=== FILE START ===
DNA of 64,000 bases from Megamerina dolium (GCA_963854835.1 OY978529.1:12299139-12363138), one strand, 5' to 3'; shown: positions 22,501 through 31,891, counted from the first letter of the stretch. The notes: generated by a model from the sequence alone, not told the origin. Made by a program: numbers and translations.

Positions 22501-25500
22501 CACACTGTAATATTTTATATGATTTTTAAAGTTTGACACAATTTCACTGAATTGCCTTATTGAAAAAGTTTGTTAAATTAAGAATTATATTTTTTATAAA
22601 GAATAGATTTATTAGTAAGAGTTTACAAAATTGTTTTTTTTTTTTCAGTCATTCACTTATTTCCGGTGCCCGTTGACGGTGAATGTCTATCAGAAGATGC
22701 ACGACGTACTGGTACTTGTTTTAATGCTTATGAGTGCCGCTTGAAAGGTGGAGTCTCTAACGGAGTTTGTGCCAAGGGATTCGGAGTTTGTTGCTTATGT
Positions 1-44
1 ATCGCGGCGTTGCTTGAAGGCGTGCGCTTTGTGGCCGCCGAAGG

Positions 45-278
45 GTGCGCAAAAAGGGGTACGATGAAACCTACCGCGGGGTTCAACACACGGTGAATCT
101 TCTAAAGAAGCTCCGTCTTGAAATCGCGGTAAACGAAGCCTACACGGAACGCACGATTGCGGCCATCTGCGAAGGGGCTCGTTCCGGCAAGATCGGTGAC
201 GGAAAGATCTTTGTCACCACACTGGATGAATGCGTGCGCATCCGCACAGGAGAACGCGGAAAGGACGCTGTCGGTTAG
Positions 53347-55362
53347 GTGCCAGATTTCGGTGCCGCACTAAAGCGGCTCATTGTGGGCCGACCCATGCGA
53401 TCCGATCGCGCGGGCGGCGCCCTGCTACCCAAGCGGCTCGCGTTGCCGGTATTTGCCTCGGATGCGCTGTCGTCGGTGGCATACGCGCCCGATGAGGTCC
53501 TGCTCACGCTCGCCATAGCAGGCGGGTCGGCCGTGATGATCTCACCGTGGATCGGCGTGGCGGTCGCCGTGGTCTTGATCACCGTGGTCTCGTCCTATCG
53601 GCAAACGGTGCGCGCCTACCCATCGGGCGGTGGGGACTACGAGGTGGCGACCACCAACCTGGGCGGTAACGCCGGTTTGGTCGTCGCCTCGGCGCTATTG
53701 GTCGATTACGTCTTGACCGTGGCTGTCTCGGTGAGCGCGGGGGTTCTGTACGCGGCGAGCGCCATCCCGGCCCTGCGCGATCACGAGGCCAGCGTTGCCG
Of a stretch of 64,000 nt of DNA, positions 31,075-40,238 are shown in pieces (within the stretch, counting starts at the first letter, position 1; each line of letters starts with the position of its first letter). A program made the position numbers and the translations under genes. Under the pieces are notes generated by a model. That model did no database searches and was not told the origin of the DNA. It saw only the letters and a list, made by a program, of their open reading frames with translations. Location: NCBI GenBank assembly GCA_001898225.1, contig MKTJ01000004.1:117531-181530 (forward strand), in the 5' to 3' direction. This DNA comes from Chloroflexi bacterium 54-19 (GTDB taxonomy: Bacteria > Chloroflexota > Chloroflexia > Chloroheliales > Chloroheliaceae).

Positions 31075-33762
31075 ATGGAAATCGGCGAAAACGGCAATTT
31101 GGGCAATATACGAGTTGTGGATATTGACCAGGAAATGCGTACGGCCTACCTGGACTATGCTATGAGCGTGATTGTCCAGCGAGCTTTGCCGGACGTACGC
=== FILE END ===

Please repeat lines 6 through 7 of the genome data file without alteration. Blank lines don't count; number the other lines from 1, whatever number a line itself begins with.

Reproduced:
Positions 1-44
1 ATCGCGGCGTTGCTTGAAGGCGTGCGCTTTGTGGCCGCCGAAGG